Nicholas Carr laments a "blogospheric lynch mob" regarding the O'Reilly Web 2.0 trademark controversy (see my "Web 2.0 architecture of participation belied by Web 2.0 tussle") in his "Open-source trademarks."
The mob, you see, is feeling righteous and betrayed, and it won't be satisfied until it's tasted a bit of Tim O'Reilly's blood. I have no doubt that it will soon get its wish...Kill the father!
The virulent strain of commentary manifesting itself regarding O'Reilly's non Web 2.0 actions against an upcoming Web 2.0 conference does, itself, belie the Web 2.0 architecture of participation.
It is interesting to note, however, that Carr, himself, is also blogging about the Web 2.0 space with phraseology which some might also consider of an unduly provocative nature: he begins and ends his piece today with "Kill the father!" and his recent "The death of Wikipedia" stated "Wikipedia is dead".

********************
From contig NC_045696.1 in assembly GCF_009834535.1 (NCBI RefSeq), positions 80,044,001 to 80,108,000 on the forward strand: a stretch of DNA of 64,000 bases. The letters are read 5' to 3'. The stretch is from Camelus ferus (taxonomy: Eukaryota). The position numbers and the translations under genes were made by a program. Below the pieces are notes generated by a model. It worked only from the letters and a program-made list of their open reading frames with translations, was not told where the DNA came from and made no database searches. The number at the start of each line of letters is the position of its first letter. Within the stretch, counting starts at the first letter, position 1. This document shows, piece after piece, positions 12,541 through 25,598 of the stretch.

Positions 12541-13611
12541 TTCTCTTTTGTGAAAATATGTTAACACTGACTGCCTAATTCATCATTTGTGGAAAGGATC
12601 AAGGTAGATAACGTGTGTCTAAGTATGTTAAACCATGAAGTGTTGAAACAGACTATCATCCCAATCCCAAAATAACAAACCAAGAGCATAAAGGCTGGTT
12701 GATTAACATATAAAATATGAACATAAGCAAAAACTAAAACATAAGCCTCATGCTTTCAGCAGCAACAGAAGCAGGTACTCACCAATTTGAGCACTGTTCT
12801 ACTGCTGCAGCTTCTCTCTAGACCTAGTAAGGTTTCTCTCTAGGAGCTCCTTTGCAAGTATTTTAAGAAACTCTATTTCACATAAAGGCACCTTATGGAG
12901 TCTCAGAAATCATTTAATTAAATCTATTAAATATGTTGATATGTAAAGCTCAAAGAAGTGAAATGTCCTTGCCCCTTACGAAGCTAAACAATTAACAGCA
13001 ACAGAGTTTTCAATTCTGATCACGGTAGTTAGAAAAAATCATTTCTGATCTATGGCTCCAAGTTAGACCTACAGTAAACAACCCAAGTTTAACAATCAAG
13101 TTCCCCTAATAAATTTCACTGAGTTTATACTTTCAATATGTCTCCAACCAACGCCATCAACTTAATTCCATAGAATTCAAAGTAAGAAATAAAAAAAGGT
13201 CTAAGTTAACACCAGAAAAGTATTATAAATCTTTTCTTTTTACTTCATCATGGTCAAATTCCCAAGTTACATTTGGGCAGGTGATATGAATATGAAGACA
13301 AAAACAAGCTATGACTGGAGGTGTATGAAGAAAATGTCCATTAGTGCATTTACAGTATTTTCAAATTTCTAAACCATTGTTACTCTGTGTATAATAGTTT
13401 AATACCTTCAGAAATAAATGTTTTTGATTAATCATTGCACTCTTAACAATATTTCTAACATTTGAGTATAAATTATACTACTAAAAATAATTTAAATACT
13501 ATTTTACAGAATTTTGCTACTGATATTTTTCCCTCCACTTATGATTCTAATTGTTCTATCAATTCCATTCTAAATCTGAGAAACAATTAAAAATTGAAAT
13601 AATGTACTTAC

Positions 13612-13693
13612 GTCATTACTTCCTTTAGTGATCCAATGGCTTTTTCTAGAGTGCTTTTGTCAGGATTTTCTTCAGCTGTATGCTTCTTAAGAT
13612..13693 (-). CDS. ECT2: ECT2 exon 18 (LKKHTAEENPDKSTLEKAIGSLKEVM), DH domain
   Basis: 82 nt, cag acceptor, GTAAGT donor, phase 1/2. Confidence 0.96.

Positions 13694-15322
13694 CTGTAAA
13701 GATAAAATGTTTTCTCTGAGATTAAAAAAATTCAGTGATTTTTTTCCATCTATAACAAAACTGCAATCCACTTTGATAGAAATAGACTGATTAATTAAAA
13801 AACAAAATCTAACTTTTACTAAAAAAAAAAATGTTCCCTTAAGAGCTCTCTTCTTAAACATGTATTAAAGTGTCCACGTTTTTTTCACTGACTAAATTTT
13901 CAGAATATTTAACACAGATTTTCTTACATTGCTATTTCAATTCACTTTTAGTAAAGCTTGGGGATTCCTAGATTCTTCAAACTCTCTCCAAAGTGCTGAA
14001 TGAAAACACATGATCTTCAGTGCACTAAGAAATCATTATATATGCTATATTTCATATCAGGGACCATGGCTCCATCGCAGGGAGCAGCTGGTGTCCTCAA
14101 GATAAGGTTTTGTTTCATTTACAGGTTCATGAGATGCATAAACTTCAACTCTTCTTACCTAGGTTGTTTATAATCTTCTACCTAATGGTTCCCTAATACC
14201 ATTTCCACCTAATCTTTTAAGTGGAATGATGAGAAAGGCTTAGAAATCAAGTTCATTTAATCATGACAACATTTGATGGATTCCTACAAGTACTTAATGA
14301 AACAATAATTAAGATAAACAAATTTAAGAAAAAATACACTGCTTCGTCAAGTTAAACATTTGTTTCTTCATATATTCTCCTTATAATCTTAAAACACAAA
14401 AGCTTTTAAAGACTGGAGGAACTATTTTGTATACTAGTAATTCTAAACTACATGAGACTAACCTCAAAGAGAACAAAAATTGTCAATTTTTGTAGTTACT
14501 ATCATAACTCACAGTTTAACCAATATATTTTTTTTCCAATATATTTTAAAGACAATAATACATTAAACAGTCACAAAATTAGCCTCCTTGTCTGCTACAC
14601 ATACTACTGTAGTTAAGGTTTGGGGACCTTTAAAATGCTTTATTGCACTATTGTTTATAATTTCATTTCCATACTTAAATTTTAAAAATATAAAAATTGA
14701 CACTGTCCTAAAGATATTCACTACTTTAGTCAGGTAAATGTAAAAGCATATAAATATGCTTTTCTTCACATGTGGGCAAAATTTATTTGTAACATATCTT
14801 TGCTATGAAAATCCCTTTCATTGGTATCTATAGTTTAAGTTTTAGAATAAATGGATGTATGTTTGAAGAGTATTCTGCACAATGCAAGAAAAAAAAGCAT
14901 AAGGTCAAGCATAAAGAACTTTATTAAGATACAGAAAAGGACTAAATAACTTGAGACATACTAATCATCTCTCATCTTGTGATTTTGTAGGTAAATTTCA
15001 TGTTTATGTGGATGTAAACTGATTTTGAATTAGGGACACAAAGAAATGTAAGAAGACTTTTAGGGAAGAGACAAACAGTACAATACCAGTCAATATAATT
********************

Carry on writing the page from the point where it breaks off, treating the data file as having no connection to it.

PS: O'Reilly has issued an apology and retracted the fateful cease and desist letter, "We've sent a followup letter to Donagh Kiernan, agreeing that IT@Cork can use the Web 2.0 name this year."
Does open communication help promote an open Web 2.0 community? Join the conversation: "Talk Back" below to share your thoughts.